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Preserving the lessons of the past to build a future of tolerance

July 23, 2021 Category: FeaturedLongPurpose


Updated to remove outdated partnership information. (August 9, 2021 at 8:35 a.m.)
On a foggy morning in Philadelphia, Eszter Kutas stands in the Horwitz-Wasserman Holocaust Memorial Plaza.

Located on 16th Street at the Benjamin Franklin Parkway, the site is home to America’s first public Holocaust monument, Nathan Rapoport’s powerful sculpture, “Monument to Six Million Jewish Martyrs,” and is now managed by the Philadelphia Holocaust Remembrance Foundation (PHRF).

Kutas became PHRF’s first executive director after serving as acting director for two years through Fairmount Ventures. At that time, as the project lead, she helped to oversee efforts to preserve the existing monument and reactivate the site for enhanced public access and education.

A native of Budapest, Hungary, Kutas is the granddaughter of four Holocaust survivors. Her commitment to the Holocaust Memorial project is both personal and professional; as staff attorney at The Claims Conference, Eszter oversaw the administration of a $1.25 Billion fund established by a consortium of Swiss Banks and supported the assessment of more than 80,000 Holocaust restitution claims across international borders.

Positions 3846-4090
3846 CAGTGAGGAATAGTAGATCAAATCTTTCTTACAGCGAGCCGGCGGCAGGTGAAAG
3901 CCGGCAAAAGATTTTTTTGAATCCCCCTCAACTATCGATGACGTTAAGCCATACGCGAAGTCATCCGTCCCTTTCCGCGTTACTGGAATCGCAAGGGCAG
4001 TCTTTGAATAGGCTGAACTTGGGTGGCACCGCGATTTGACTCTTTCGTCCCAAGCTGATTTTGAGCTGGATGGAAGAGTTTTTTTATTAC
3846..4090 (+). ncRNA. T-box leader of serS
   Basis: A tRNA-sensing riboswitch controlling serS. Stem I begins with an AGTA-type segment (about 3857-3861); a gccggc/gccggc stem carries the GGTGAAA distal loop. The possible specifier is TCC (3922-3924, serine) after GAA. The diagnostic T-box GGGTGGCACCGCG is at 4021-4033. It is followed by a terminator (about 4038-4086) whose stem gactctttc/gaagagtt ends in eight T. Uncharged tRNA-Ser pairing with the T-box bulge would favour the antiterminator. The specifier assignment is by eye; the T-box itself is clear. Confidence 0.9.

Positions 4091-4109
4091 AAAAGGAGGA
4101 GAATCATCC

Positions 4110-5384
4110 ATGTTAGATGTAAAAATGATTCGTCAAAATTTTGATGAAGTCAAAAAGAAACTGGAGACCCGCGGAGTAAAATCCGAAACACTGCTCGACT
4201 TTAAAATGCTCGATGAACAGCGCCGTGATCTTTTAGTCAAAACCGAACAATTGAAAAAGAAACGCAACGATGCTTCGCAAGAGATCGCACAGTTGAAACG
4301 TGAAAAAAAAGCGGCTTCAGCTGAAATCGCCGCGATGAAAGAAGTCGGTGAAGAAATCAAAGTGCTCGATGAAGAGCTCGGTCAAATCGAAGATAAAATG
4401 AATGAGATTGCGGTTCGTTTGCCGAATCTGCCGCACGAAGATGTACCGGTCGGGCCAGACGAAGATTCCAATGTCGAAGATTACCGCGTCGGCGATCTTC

Eszter Kutas. (Courtesy photo)

“This work is incredibly personal to me,” said Kutas, “but one of the most valuable things our organization can teach people is that the lessons we can gain from studying the Holocaust are universal. People might think, ‘this was a long time ago’, or ‘this is not relevant to me because it is not my personal history.’ In fact, a nationwide study conducted last year found that 63% of those surveyed did not know that six million Jews were murdered during the Holocaust, and nearly half of those surveyed couldn’t name a single concentration camp or ghetto.”

“Unfortunately, when people are unable to see and connect with how history relates to them personally,” she said, “that history can be forgotten, and its lessons for the future lost.”

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Construction at the Memorial Plaza began in the winter of 2017 and was completed in October 2018. The site is open to the public 24 hours a day, 7 days a week, with no admissions costs. The Plaza features five main elements in addition to the Monument:

  • The Six Pillars, which juxtaposes the horrors of the Holocaust with American constitutional protections and values.
  • A tree descended from one nurtured by children at the camp-ghetto of Theresienstadt, which symbolizes the human spirit triumphing over adversity.
  • A video of an eternal flame, a symbol of remembrance for the six million Jews killed during the Holocaust.
  • A tree grove at the edge of the Plaza, which represents the woods that sheltered those who resisted or hid from the Nazis in forests throughout Nazi-occupied Europe.
  • Several original train tracks from the railroad which led to the Treblinka labor and death camp are embedded in the pavement in memory of the millions who were killed there.

Signs throughout the site explain each element, but visitors are also encouraged to download the IWalk app, available for both Android and iOS devices.

IWalk provides a virtual guided tour of the Memorial Plaza, connecting each feature of the Memorial Plaza with video testimony from Holocaust survivors and witnesses. Suitable for adults and children ages 10 and up, discussion questions in IWalk aim to jumpstart conversations about the importance of remembrance and the necessity of acting against bigotry and antisemitism.